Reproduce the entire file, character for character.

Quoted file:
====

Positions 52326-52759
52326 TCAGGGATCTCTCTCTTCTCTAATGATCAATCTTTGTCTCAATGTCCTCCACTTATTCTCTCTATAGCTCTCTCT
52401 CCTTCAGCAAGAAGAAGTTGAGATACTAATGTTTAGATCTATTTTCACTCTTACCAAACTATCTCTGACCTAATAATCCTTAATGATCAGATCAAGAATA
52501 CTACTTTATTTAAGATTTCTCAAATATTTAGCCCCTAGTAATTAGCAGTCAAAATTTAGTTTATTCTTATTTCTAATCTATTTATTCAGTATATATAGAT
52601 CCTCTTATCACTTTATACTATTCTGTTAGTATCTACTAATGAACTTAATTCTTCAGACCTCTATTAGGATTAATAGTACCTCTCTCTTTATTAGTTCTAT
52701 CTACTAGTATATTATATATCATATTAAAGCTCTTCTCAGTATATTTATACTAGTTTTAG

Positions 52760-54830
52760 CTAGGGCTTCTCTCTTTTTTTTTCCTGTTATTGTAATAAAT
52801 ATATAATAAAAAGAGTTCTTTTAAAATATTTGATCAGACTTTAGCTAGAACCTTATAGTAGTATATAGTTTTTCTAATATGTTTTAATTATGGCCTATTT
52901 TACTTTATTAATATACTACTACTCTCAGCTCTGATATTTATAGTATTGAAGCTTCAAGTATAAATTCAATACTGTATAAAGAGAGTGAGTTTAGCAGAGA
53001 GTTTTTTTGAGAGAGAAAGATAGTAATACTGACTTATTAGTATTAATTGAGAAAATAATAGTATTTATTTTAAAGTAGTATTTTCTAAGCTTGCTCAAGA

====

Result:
Positions 52326-52759
52326 TCAGGGATCTCTCTCTTCTCTAATGATCAATCTTTGTCTCAATGTCCTCCACTTATTCTCTCTATAGCTCTCTCT
52401 CCTTCAGCAAGAAGAAGTTGAGATACTAATGTTTAGATCTATTTTCACTCTTACCAAACTATCTCTGACCTAATAATCCTTAATGATCAGATCAAGAATA
52501 CTACTTTATTTAAGATTTCTCAAATATTTAGCCCCTAGTAATTAGCAGTCAAAATTTAGTTTATTCTTATTTCTAATCTATTTATTCAGTATATATAGAT
52601 CCTCTTATCACTTTATACTATTCTGTTAGTATCTACTAATGAACTTAATTCTTCAGACCTCTATTAGGATTAATAGTACCTCTCTCTTTATTAGTTCTAT
52701 CTACTAGTATATTATATATCATATTAAAGCTCTTCTCAGTATATTTATACTAGTTTTAG

Positions 52760-54830
52760 CTAGGGCTTCTCTCTTTTTTTTTCCTGTTATTGTAATAAAT
52801 ATATAATAAAAAGAGTTCTTTTAAAATATTTGATCAGACTTTAGCTAGAACCTTATAGTAGTATATAGTTTTTCTAATATGTTTTAATTATGGCCTATTT
52901 TACTTTATTAATATACTACTACTCTCAGCTCTGATATTTATAGTATTGAAGCTTCAAGTATAAATTCAATACTGTATAAAGAGAGTGAGTTTAGCAGAGA
53001 GTTTTTTTGAGAGAGAAAGATAGTAATACTGACTTATTAGTATTAATTGAGAAAATAATAGTATTTATTTTAAAGTAGTATTTTCTAAGCTTGCTCAAGA